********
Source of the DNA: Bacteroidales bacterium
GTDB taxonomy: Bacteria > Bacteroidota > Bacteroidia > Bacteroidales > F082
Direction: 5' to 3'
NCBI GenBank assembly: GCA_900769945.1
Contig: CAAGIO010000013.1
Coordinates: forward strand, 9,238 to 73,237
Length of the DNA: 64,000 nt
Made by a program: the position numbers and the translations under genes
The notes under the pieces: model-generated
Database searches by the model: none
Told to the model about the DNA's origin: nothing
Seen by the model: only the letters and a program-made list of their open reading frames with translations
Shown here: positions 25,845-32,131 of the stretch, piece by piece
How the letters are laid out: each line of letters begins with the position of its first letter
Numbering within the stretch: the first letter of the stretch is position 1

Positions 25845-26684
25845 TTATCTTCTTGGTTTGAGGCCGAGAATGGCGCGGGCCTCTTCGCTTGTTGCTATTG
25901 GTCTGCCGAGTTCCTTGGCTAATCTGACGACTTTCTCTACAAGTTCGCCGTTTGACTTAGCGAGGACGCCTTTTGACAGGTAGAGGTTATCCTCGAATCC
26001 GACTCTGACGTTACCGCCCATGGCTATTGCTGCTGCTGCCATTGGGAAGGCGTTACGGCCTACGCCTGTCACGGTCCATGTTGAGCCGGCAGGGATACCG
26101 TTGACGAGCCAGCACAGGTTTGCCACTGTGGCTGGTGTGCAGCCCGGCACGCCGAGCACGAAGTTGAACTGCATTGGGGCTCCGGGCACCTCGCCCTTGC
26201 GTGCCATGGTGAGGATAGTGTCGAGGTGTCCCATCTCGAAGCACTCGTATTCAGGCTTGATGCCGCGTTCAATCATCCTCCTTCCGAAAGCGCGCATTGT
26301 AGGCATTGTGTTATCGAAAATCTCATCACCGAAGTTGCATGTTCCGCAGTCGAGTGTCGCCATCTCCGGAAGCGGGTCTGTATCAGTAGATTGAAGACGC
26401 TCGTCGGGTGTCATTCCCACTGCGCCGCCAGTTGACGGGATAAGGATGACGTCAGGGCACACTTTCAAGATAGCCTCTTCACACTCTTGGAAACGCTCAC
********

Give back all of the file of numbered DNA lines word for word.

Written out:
Source of the DNA: Bacteroidales bacterium
GTDB taxonomy: Bacteria > Bacteroidota > Bacteroidia > Bacteroidales > F082
Direction: 5' to 3'
NCBI GenBank assembly: GCA_900769945.1
Contig: CAAGIO010000013.1
Coordinates: forward strand, 9,238 to 73,237
Length of the DNA: 64,000 nt
Made by a program: the position numbers and the translations under genes
The notes under the pieces: model-generated
Database searches by the model: none
Told to the model about the DNA's origin: nothing
Seen by the model: only the letters and a program-made list of their open reading frames with translations
Shown here: positions 25,845-32,131 of the stretch, piece by piece
How the letters are laid out: each line of letters begins with the position of its first letter
Numbering within the stretch: the first letter of the stretch is position 1

Positions 25845-26684
25845 TTATCTTCTTGGTTTGAGGCCGAGAATGGCGCGGGCCTCTTCGCTTGTTGCTATTG
25901 GTCTGCCGAGTTCCTTGGCTAATCTGACGACTTTCTCTACAAGTTCGCCGTTTGACTTAGCGAGGACGCCTTTTGACAGGTAGAGGTTATCCTCGAATCC
26001 GACTCTGACGTTACCGCCCATGGCTATTGCTGCTGCTGCCATTGGGAAGGCGTTACGGCCTACGCCTGTCACGGTCCATGTTGAGCCGGCAGGGATACCG
26101 TTGACGAGCCAGCACAGGTTTGCCACTGTGGCTGGTGTGCAGCCCGGCACGCCGAGCACGAAGTTGAACTGCATTGGGGCTCCGGGCACCTCGCCCTTGC
26201 GTGCCATGGTGAGGATAGTGTCGAGGTGTCCCATCTCGAAGCACTCGTATTCAGGCTTGATGCCGCGTTCAATCATCCTCCTTCCGAAAGCGCGCATTGT
26301 AGGCATTGTGTTATCGAAAATCTCATCACCGAAGTTGCATGTTCCGCAGTCGAGTGTCGCCATCTCCGGAAGCGGGTCTGTATCAGTAGATTGAAGACGC
26401 TCGTCGGGTGTCATTCCCACTGCGCCGCCAGTTGACGGGATAAGGATGACGTCAGGGCACACTTTCAAGATAGCCTCTTCACACTCTTGGAAACGCTCAC